Conservative leadership candidate Boris Johnson’s team issued a press release this week calling for a curb on so-called “sin taxes”.
Mr Johnson makes a commitment to “launch a comprehensive review into the effectiveness of the ‘sin taxes’ – including products high in salt, fat or sugar – and to assess whether or not these taxes unfairly hit those on lower incomes.”
He also says he will “not increase any of the so-called ‘sin taxes’, or introduce similar taxes, until a review has been completed”.
In remarks to the Sun newspaper – which has campaigned against health-related taxes on food and drink – Mr Johnson said: “Once we leave the EU on October 31, we will have a historic opportunity to change the way politics is done in this country. A good way to start would be basing tax policy on clear evidence.”
In fact, quite a lot of evidence had already been amassed when the government brought in a tax on sugary soft drinks last year – although of course the rights and wrongs of the policy are open to debate.
And there is already an expert review underway into the effectiveness of the sugar tax now.
Taxes on sugar-sweetened drinks have been tried in more than a dozen countries and several American states.
Data is available on most of these schemes, and several literature reviews have been carried out by academics attempting to work out whether sugar consumption tends to go down and health outcomes improve after you raise taxes.
Of course, no one is suggesting that the evidence collected so far is conclusive.
But it’s not clear what Boris Johnson’s team think is missing from the existing research on sugar taxes.
We asked them and we haven’t received a reply. We’ll update if we do.
Do sugar taxes penalise people on lower incomes?
This is a suggestion Boris Johnson and other critics of sugar taxes have repeatedly made.
The idea is that poorer people tend to consume more sugary drinks, so raising taxes means they end up paying more.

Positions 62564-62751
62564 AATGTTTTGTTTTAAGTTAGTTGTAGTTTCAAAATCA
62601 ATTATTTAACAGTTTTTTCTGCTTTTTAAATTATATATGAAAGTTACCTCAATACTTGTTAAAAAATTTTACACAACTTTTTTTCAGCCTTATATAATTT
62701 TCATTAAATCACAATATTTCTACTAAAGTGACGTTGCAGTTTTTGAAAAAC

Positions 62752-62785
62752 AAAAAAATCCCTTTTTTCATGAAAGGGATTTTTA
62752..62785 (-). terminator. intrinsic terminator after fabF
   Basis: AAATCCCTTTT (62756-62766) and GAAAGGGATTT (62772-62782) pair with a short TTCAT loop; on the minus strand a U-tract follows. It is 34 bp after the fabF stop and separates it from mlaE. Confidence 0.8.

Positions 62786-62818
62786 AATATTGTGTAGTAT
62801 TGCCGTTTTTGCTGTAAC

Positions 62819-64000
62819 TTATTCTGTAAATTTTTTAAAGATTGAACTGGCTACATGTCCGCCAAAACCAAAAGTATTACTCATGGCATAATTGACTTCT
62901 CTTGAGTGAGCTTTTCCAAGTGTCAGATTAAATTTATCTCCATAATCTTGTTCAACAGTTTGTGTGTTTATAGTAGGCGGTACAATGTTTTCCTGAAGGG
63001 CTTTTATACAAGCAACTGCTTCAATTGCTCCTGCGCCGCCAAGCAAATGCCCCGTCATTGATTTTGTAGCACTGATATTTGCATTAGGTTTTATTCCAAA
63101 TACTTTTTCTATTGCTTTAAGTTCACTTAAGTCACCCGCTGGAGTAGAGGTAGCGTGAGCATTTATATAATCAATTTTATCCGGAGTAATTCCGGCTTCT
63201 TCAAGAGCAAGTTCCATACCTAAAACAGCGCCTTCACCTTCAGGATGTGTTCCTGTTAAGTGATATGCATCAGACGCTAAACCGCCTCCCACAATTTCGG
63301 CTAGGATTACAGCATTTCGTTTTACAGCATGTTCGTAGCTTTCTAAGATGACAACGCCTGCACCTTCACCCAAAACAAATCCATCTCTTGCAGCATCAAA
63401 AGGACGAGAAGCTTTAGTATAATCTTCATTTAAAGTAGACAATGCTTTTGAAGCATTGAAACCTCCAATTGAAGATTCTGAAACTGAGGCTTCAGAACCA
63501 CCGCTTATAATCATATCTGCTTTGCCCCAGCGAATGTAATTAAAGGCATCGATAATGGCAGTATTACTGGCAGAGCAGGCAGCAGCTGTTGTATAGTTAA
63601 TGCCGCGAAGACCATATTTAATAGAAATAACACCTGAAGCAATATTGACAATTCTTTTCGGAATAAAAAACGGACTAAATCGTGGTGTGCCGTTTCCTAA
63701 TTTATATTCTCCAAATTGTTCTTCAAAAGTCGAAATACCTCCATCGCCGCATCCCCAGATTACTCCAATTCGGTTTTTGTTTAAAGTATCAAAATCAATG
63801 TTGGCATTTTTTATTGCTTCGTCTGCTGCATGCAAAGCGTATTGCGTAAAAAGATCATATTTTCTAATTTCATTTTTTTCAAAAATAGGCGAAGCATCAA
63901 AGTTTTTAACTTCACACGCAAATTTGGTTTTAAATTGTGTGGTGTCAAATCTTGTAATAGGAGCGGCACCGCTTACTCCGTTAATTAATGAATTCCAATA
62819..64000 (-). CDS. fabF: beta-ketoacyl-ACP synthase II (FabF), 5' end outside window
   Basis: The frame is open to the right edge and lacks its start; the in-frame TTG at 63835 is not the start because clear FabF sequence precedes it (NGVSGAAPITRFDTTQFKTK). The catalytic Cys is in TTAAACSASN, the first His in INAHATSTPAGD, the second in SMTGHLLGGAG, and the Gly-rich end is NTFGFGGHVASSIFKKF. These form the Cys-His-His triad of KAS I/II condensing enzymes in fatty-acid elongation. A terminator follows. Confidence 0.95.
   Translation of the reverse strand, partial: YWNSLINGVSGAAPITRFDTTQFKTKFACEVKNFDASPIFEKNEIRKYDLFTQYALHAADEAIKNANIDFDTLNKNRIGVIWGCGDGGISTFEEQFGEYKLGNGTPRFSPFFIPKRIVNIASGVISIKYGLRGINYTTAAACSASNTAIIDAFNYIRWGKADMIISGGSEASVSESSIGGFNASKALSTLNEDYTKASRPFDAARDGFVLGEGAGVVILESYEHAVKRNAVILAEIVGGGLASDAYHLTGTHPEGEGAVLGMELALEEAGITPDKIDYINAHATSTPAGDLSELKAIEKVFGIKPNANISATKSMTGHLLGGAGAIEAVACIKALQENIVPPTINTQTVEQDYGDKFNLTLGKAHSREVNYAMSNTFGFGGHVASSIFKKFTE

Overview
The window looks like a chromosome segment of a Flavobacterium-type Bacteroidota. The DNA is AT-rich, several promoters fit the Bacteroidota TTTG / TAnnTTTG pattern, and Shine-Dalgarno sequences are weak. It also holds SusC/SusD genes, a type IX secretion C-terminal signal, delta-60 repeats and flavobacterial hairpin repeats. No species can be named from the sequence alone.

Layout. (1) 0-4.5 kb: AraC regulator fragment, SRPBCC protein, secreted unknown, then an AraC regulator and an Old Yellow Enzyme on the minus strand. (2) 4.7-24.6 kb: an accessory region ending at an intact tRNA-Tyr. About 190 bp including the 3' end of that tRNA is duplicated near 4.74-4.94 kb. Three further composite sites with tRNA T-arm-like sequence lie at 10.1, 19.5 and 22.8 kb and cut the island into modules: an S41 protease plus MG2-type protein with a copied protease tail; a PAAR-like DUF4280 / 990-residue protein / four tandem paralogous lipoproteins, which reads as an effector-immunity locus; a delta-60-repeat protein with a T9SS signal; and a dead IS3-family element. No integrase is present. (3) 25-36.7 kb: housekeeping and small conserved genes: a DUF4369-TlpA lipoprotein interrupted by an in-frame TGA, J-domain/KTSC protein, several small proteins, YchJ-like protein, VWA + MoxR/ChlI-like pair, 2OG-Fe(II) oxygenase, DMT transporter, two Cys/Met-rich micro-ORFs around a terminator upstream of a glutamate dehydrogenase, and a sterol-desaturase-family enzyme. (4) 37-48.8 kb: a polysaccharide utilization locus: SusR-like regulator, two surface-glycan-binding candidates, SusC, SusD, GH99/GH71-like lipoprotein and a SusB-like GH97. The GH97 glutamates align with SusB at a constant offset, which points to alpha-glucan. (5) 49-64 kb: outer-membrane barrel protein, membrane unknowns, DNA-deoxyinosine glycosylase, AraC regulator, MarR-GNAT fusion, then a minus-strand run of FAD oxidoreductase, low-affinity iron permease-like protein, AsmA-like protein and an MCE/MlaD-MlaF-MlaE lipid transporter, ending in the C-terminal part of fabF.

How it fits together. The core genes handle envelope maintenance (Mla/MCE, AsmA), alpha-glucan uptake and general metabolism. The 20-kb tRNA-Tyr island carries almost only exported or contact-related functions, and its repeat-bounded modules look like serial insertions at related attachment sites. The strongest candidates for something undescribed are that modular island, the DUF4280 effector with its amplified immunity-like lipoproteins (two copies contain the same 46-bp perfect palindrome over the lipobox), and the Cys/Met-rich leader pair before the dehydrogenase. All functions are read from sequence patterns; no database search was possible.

This only makes sense if a) the drink manufacturers (the ones who directly pay the tax to government) pass on the cost to shoppers and b) shoppers carry on buying the drinks at the higher price.
In fact, the evidence in the UK is that manufacturers chose to reduce sugar in drinks last year to avoid paying higher taxes. That’s one reason why the new tax brought in a lot less revenue to the government than expected.
But some big-name brands – like Coca-Cola Classic – preferred to keep the sugar content the same and pass on a price rise to consumers.
The big question is whether people will carry on drinking the same amount of sugary drinks and pay the higher price, or whether they will cut down to save money. Or will people ditch the sweet drinks but compensate by eating more sugar in the rest of their diet?
If consumers choose to take the hit and pay higher prices, it’s possible to say that a sugar tax will be “regressive” – which means that it will hit people on lower incomes harder.
But only if you don’t take into account the future costs on an individual’s health of consuming too much sugar now, a point made by the Institute for Fiscal Studies in a recent paper on sugar taxes.
The IFS said: “Soda taxes are relatively effective at targeting young and poor consumers but not individuals with high total dietary sugar; they impose the highest monetary cost on poorer individuals, but are unlikely to be strongly regressive especially if we account for averted future costs from over-consumption.”
We may get answers to some of these tough questions soon – because there is already a review of the sugar tax underway.
It’s being funded by the National Institute for Health Research and the lead scientist is Professor Martin White from Cambridge University.
The study is not due to publish its final results until the end of 2021, although we understand that initial findings may be made public before then.
We asked Boris Johnson’s team whether they were aware of the existing review and how this fitted in with their plans for an additional review. There has been no answer yet.
Has Boris Johnson already made his mind up?
Mr Johnson said he wanted to suspend new taxes until “clear evidence” had been collected. But remarks he made to the Sun suggest he may have already made his mind up about “sin taxes”.
He was quoted as saying: “The Sun’s campaign has been right on the money and it’s time to take a proper look at the continuing creep of the nanny state and the impact it has on hardworking families across Britain.”
The campaign in question is called Hands Off Our Grub and it calls for “an end to the new sugar tax”.
This raises the question of whether Mr Johnson has already decided to do away with the tax, before gathering the evidence he says he wants to see.
We put this to his campaign but haven’t received a reply.
We also asked Mr Johnson whether his adviser Will Walden, who works for a lobbying company that represents Coca-Cola, was involved in the new sugar tax policy.
Several journalists have reported that people close to Mr Johnson deny any involvement on the part of Mr Walden, but Mr Johnson’s team did not put this on the record when contacted by FactCheck.